But someone does. An unexpected message arrives, begging her to travel to the remote and mysterious Nowhere House to teach three young witches how to control their magic. It breaks all of the rules, but Mika goes anyway, and is immediately tangled up in the lives and secrets of not only her three charges, but also an absent archaeologist, a retired actor, two long-suffering caretakers, and...Jamie. The handsome and prickly librarian of Nowhere House would do anything to protect the children, and as far as he's concerned, a stranger like Mika is a threat. An irritatingly appealing threat.
As Mika begins to find her place at Nowhere House, the thought of belonging somewhere begins to feel like a real possibility. But magic isn't the only danger in the world, and when a threat comes knocking at their door, Mika will need to decide whether to risk everything to protect a found family she didn't know she was looking for....
This was originally the first book I thought I'd read this season, but it turns out I'm more in the mood for the Dark Academia, spooky occult-ness of Sabrina, the Netflix version, over the cozy-fantasy of Sabrina the Teenage Witch.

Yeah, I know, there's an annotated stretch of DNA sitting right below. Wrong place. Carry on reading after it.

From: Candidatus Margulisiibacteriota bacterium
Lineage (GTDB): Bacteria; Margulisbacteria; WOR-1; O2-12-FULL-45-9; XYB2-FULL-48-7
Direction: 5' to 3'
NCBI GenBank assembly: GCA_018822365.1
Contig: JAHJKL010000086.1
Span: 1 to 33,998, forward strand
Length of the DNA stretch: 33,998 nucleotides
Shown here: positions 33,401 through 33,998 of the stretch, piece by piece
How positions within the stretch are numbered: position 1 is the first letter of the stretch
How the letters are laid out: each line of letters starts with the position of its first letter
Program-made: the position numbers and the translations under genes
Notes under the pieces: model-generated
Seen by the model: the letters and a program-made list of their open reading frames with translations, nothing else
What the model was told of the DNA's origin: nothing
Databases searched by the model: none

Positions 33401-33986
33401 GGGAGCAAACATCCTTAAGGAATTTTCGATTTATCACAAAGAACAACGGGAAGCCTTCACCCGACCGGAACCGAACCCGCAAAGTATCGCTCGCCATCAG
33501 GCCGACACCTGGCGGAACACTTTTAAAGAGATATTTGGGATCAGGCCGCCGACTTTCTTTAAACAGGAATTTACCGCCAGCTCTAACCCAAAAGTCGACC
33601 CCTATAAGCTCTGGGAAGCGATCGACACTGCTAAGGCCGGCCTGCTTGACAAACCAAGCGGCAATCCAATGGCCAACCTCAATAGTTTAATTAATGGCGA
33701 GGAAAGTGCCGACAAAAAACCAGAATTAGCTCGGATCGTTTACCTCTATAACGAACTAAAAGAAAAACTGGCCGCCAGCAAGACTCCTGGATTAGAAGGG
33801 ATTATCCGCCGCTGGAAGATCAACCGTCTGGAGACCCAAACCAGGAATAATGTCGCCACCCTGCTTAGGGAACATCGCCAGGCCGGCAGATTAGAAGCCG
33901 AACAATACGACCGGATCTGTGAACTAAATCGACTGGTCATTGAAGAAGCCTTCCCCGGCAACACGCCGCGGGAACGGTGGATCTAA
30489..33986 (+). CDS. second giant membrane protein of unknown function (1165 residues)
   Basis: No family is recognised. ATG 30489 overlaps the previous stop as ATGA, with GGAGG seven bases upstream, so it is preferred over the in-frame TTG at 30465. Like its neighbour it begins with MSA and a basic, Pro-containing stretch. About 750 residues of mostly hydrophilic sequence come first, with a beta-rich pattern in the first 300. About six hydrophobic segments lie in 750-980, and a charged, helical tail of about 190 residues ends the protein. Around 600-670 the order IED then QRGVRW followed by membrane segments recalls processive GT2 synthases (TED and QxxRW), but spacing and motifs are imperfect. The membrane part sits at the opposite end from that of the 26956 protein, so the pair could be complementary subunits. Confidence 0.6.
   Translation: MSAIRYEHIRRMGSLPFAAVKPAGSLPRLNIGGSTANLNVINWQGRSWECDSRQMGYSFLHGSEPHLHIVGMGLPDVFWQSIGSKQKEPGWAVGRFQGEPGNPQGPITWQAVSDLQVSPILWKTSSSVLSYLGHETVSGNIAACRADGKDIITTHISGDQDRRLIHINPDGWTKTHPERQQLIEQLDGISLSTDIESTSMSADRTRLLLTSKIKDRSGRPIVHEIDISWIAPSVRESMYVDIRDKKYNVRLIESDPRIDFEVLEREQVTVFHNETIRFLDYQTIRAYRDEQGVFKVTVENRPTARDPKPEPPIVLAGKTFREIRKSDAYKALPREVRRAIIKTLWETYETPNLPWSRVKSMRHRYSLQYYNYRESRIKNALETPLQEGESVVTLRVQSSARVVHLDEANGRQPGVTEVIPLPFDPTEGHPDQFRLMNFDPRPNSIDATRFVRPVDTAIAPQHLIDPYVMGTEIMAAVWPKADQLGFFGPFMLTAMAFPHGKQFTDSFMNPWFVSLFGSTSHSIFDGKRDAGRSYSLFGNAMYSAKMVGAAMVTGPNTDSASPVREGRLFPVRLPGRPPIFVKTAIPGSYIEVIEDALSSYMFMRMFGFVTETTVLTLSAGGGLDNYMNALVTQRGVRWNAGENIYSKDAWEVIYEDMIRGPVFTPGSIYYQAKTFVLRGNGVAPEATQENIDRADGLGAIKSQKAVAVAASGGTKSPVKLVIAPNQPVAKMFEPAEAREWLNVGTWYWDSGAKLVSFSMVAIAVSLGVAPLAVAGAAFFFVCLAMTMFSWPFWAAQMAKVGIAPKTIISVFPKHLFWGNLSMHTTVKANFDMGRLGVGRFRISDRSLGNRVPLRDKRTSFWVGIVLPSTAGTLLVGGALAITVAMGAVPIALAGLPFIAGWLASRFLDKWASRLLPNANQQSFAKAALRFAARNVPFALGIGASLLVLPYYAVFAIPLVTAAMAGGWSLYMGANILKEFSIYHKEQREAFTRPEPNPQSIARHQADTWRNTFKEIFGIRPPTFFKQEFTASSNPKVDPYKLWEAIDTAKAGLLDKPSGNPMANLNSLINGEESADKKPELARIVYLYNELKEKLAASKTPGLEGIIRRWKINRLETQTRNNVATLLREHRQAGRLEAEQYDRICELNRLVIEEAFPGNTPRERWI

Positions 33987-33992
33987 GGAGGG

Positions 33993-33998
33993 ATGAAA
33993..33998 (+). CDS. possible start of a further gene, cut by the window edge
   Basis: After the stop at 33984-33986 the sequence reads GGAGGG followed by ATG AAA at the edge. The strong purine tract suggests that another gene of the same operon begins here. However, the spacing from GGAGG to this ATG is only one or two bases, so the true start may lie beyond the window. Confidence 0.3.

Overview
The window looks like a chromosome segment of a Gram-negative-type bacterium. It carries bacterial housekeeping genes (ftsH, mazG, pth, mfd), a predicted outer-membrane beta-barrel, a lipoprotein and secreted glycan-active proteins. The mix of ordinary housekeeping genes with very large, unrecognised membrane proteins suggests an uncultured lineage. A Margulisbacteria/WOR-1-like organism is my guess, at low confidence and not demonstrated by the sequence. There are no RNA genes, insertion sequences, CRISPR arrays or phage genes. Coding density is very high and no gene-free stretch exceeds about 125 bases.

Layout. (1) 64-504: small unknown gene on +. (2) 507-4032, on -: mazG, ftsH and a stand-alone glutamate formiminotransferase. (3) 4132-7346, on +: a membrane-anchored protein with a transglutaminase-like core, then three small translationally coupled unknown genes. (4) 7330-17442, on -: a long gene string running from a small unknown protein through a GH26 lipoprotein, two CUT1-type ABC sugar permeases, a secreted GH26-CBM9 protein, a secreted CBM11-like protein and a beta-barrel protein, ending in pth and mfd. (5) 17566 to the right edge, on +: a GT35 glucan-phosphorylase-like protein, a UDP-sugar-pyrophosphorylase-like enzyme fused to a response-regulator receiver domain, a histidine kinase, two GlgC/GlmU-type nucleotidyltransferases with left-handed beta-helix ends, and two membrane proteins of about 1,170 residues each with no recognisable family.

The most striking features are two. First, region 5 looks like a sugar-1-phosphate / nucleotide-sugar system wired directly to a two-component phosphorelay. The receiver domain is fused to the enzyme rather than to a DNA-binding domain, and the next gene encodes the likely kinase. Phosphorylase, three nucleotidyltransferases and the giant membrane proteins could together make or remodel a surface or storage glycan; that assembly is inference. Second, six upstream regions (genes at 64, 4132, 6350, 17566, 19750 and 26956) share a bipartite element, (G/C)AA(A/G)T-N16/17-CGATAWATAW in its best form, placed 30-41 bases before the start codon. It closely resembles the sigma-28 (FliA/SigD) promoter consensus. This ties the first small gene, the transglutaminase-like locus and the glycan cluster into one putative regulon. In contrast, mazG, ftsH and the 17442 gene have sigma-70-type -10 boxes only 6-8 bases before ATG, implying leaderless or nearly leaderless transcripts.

I hope to come back to this, but it'll get tossed off the list if I find some dark vampire romance (or decide to read another Black Dagger Brotherhood book).
The Witch Haven by Sasha Peyton Smith
In 1911 New York City, seventeen-year-old Frances Hallowell spends her days as a seamstress, mourning the mysterious death of her brother months prior. Everything changes when she’s attacked and a man ends up dead at her feet—her scissors in his neck, and she can’t explain how they got there.
Before she can be condemned as a murderess, two cape-wearing nurses arrive to inform her she is deathly ill and ordered to report to Haxahaven Sanitarium. But Frances finds Haxahaven isn’t a sanitarium at all: it’s a school for witches. Within Haxahaven’s glittering walls, Frances finds the sisterhood she craves, but the headmistress warns Frances that magic is dangerous. Frances has no interest in the small, safe magic of her school, and is instead enchanted by Finn, a boy with magic himself who appears in her dreams and tells her he can teach her all she’s been craving to learn, lessons that may bring her closer to discovering what truly happened to her brother.